Body image makes top 4 list of concerns for young people - could EC be the answer?
Sector > Quality > In The Field > Body image makes top 4 list of concerns for young people – could EC be the answer?

Body image makes top 4 list of concerns for young people – could EC be the answer?

by Freya Lucas

December 02, 2019

For the eighth consecutive year, body image concerns have made the list of the top four issues that worry young people, Mission Australia’s National Youth survey has found. Could establishing a healthy body image in early childhood (EC) be the answer? The Butterfly Foundation for eating disorders says yes. 


The 2019 survey found that at least one in four young people have “serious body image concerns”, while other mental health issues such as coping with stress and school or study problems also had high ratings.


Notably higher proportions of females (42.8 per cent, compared with 14.5 per cent of males) were “extremely or very” concerned with body image, and more Aboriginal and Torres Strait Islander females reported body image as the second most concerning personal issue, ahead of mental health.


Butterfly Foundation CEO Kevin Barrow says the results from the survey are “very concerning” and haven’t reduced at all from previous years.


Serious health ramifications could result if action was not taken to “challenge fundamental belief structures that are translating into nationwide body shape and size stigma,” he said. 


Poor body image can contribute to impaired mental and physical health, lower social functionality and poor lifestyle choices, Mr Barrow noted, saying that Australian’s need to acknowledge the complexity of the problem and each play their part as individuals.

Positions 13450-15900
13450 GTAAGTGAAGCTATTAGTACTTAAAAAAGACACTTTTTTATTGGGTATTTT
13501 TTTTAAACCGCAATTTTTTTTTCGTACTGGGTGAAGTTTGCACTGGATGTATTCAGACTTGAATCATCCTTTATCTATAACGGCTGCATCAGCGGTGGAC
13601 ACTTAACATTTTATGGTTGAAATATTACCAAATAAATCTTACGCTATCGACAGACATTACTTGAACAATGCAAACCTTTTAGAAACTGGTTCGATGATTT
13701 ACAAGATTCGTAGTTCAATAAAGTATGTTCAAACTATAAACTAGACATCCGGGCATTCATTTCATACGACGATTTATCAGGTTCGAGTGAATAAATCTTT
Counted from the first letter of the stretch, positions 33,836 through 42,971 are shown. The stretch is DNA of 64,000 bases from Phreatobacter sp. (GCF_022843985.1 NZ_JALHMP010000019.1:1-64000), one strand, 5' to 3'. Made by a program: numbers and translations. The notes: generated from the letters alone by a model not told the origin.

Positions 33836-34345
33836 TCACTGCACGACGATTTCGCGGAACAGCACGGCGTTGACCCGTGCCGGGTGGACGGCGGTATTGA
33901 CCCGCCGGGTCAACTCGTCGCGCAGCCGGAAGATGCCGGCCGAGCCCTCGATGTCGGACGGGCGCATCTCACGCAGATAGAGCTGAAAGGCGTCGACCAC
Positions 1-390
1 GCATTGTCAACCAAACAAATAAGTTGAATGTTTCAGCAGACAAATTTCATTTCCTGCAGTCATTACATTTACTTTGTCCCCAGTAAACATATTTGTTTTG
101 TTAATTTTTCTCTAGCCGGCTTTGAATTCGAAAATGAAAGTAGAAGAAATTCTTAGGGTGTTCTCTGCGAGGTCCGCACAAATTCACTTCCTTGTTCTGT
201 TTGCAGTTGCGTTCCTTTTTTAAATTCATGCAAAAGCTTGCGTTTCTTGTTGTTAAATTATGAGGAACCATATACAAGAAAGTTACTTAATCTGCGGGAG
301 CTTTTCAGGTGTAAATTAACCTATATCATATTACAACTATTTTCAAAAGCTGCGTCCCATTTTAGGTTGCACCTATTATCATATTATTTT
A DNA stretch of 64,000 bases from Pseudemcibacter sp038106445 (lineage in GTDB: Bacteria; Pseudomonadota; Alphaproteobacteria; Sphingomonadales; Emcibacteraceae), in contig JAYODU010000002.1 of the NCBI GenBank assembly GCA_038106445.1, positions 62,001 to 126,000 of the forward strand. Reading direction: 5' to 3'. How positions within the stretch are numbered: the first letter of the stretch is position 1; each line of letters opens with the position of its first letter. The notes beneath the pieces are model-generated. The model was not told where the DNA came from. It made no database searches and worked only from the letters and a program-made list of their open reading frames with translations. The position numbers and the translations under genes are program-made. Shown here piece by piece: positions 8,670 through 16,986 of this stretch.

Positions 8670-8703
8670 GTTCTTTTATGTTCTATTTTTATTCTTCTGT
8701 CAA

“We also need to pay equal attention to the increase in concerns for young people when it comes to their mental health. People who are dissatisfied with their body image are at higher risk of developing serious mental illness including eating disorders,” Mr Barrow said.


The increasing trend in young people’s levels of concern about their body image (from 26.5 per cent in 2015 to 31 per cent in 2019) highlighted year on year by Mission Australia’s annual survey gives “compelling rationale for the need to address negative body image thinking in all ages of a child’s life, particularly before negative body image thinking takes root,” The Butterfly Foundation said. 


Anyone needing support with eating disorders or body image issues should contact Butterfly’s National Helpline on 1800 33 4673 or For urgent support call Lifeline 13 11 14.. 


To follow the work of The Butterfly Foundation please connect with them via Twitter (@BFoundation) or Facebook (@thebutterflyfoundation). 

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